In the staggeringly beautiful Halong Bay, the soft craggy mountaintops disappear into the sky like wispy clouds painted in the distant horizon. Tiny islands emerge from calm, jade waters. Visiting Vietnam a decade ago, I approached Ho Chi Minh City by ship, passing assorted fishing boats, many of which were decorated with a large pair of eyes painted on the vessel for protection against sea monsters. Nearing the city, the landscape changed to billboards advertising European beer, American coffee, and Japanese electronics.
The streets of what was formerly Saigon were overrun with kids aggressively peddling postcards, chewing gum, and copies of Graham Green's The Quiet American. Neon lights flashed. Chic restaurants like the Lemongrass served mouth-watering steamed fish dishes with peanut sauces while pizza and Perrier were available at nearby cafes. Other restaurants specialized in snake dishes. (Snake ribs, anyone?)
I hardly noticed the food as I watched spectacular water puppet swans swimming figure eights in a mua roi nuoc performance with actors waist high in water, demonstrating an art dating from the 10th century. I listened to concerts where teacups were played like castanets and collected lacquered flutes to bring home. The word Vietnam is so charged with childhood memories of a war that this voyage was an emotional one, where I marveled at the ability of these gentle people to forgive and move on.
Vietnam, a country about the size of New Mexico, lies south of China and is also bordered by Cambodia, and Laos. It has an ancient history filled with war and foreign domination. The Vietnamese lived under Chinese rule for a thousand years, ending in the 1400s. After a succession of Vietnamese dynasties, French colonial rule took over for almost a hundred years (1858-1954). This was followed by about three decades of civil war.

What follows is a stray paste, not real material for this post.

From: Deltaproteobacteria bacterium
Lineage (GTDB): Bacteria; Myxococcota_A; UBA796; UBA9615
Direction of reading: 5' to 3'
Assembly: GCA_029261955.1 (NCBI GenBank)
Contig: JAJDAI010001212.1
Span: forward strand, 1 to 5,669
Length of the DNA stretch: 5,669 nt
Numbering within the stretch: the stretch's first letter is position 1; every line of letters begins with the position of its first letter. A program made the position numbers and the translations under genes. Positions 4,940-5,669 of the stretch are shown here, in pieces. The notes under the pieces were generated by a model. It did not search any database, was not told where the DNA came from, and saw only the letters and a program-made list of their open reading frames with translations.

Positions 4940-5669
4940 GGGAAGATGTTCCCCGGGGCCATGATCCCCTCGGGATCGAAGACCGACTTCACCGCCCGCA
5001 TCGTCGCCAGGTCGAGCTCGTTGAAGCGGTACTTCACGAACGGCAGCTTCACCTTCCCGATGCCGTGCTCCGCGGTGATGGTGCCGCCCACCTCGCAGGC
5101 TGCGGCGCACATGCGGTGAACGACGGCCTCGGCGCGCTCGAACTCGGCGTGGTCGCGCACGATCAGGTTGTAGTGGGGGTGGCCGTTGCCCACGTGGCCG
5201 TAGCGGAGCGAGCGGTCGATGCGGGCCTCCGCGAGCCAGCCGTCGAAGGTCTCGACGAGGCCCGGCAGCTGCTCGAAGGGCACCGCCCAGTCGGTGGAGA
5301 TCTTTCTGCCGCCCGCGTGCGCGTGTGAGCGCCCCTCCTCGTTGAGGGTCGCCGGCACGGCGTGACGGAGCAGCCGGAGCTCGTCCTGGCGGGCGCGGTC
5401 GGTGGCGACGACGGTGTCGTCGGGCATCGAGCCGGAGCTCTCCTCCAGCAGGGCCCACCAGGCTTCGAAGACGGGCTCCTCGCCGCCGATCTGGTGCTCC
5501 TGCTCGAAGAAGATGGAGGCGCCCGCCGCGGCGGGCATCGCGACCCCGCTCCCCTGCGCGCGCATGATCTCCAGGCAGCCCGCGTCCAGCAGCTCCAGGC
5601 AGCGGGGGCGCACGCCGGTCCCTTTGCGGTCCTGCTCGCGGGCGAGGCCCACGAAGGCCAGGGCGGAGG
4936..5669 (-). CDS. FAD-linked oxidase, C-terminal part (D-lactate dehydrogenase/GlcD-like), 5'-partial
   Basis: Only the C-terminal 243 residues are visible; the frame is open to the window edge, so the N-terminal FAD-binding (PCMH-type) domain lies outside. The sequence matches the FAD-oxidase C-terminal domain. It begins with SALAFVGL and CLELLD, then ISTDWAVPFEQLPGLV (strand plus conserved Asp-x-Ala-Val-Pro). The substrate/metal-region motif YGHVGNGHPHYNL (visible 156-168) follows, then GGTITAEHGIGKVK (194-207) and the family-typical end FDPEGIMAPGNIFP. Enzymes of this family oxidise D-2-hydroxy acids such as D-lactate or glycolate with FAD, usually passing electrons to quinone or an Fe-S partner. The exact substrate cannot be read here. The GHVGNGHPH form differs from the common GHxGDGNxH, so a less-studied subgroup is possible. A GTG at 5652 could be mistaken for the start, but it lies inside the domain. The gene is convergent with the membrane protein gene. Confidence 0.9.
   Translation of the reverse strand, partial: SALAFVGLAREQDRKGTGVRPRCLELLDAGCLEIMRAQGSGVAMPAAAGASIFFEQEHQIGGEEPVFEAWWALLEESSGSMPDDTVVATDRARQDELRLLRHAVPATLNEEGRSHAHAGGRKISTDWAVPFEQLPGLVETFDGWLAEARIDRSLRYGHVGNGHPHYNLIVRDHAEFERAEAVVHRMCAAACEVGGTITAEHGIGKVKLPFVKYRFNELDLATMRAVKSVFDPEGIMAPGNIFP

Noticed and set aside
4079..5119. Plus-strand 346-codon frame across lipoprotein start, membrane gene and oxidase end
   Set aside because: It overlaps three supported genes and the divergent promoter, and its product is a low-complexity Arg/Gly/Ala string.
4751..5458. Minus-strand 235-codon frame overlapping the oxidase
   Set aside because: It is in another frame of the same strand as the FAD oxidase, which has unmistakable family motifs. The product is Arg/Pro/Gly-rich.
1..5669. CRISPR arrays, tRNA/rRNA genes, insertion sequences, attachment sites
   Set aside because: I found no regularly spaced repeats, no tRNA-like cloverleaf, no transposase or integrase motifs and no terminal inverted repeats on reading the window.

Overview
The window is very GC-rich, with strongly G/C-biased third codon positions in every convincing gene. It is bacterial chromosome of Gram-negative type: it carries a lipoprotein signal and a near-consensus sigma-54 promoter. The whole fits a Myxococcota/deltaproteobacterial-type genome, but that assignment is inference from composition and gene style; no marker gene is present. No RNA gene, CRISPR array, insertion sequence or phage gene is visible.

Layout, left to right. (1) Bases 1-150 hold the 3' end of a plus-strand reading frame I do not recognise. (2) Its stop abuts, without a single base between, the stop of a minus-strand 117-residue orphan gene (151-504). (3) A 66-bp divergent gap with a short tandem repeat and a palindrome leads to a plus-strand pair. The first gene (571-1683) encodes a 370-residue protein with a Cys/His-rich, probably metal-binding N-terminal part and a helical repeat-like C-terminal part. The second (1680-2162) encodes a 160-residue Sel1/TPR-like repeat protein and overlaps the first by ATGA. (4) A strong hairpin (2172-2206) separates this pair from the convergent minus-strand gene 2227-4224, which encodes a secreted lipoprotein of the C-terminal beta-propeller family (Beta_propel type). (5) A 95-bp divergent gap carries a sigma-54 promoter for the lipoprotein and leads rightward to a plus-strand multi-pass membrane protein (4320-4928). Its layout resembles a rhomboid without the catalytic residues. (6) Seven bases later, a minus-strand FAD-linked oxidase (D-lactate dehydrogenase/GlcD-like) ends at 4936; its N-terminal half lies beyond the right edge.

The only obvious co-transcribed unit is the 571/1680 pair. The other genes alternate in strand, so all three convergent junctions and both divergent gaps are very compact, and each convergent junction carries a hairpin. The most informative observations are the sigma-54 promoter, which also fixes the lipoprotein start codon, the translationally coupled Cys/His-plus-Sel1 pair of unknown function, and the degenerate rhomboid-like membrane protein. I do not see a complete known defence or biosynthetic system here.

Both the Chinese and French influenced Vietnamese cuisine, which is delicate and sophisticated. Although regional specialties exist, stir-fries, stews, and spring rolls are found throughout the land. Chopsticks are still used (a rarity in other parts of Southeast Asia). And in small villages baguettes are available, as well as other dishes such as stewed dog.
Vietnamese restaurants and cookbooks are turning up in North American urban centers today, and tourists now flock to the exotic destination. For those “food enthusiasts” who would like to learn to cook their own Vietnamese dishes, there is a one-day class offered at the Culinary Institute Of America—popularly known as the C.I.A.—in Hyde Park, New York.
The C.I.A. is housed in a former Jesuit seminary on lovely landscaped grounds in the Hudson Valley region. It seemed an unlikely location to learn about Vietnamese delicacies, especially when I discovered the chef is from Germany. But I was pleasantly surprised at this informative and fun, hands-on cooking workshop, which I recently joined. Each participant was assigned to a team of three. After some general principals of cooking, we were led to the professional kitchens, where each team was handed different recipes to cook, before sharing the delicious results at lunch.
Most of the time was spent in prep with many take-home techniques. This meant learning to julienne vegetables so they “don’t look like 2 x 4’s.” Mincing lemongrass into fine pieces requires first partially slitting it lengthwise in quarters. This technique transforms it into a user-friendly ingredient. An assistant chef demonstrates how to effectively squeeze limes in between tongs. And Chef Hinnerk von Bargen reminds the group of the importance of lime juice: It is a fresh acid that grows on trees.
Von Bargen’s class, organized but peppered with jokes, is not just about recipes, but understanding concepts and identifying ingredients so you are more comfortable in an Asian grocery store. He teaches the layering of flavors by acknowledging textures wi